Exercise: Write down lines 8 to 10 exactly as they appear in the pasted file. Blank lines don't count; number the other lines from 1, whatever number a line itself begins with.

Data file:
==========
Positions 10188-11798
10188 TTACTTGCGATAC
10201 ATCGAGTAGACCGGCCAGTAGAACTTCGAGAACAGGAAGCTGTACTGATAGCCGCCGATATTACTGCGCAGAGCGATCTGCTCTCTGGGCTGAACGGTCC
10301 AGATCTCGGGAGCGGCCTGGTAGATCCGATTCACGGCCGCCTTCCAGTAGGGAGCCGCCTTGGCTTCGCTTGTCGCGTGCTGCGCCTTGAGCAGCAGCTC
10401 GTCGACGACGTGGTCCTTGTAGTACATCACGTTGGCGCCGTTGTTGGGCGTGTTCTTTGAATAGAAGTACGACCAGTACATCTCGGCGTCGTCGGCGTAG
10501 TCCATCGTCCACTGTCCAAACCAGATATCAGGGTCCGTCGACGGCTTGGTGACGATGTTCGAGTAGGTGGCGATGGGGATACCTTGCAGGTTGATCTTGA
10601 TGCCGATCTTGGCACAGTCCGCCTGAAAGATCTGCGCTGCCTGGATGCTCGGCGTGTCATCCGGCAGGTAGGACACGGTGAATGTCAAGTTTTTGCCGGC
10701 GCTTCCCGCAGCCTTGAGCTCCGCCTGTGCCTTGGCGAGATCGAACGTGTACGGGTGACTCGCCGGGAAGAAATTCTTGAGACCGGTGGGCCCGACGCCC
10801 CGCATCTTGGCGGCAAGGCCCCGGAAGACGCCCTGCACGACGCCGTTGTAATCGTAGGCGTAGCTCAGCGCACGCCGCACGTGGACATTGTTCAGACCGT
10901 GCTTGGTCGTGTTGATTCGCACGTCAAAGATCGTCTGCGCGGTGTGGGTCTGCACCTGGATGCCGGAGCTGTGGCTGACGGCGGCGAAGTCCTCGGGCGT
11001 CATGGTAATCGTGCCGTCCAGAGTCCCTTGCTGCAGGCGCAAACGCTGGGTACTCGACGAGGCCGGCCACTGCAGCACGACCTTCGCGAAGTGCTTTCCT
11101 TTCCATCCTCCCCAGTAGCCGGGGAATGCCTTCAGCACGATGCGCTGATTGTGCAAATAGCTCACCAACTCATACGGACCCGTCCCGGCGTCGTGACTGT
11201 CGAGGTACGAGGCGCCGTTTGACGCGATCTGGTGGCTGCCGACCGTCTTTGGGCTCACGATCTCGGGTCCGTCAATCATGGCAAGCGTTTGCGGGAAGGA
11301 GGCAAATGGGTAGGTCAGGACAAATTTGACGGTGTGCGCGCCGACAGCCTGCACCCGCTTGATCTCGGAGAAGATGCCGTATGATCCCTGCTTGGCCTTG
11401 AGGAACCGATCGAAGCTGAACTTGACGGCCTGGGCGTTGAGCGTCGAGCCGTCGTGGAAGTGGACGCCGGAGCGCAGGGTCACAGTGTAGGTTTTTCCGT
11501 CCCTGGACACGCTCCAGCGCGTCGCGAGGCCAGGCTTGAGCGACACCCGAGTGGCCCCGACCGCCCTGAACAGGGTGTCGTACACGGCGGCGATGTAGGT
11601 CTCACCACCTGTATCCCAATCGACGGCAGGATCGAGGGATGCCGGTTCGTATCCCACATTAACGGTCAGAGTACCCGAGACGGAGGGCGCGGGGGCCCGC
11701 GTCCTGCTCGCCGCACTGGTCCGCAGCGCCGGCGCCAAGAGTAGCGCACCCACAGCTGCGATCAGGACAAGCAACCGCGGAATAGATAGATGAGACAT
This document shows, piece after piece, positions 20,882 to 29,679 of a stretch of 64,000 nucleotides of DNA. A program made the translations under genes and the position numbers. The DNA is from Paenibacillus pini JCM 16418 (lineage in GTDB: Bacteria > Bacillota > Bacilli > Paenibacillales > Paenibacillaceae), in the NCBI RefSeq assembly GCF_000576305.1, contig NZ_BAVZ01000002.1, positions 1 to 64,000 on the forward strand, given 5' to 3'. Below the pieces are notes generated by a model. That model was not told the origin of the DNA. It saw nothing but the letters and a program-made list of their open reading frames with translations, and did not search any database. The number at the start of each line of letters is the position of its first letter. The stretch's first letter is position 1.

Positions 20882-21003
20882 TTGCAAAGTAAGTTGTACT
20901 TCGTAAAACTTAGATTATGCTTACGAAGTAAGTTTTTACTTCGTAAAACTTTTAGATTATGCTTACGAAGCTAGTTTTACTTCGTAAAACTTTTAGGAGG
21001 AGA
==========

10701 GCTTCCCGCAGCCTTGAGCTCCGCCTGTGCCTTGGCGAGATCGAACGTGTACGGGTGACTCGCCGGGAAGAAATTCTTGAGACCGGTGGGCCCGACGCCC
10801 CGCATCTTGGCGGCAAGGCCCCGGAAGACGCCCTGCACGACGCCGTTGTAATCGTAGGCGTAGCTCAGCGCACGCCGCACGTGGACATTGTTCAGACCGT
10901 GCTTGGTCGTGTTGATTCGCACGTCAAAGATCGTCTGCGCGGTGTGGGTCTGCACCTGGATGCCGGAGCTGTGGCTGACGGCGGCGAAGTCCTCGGGCGT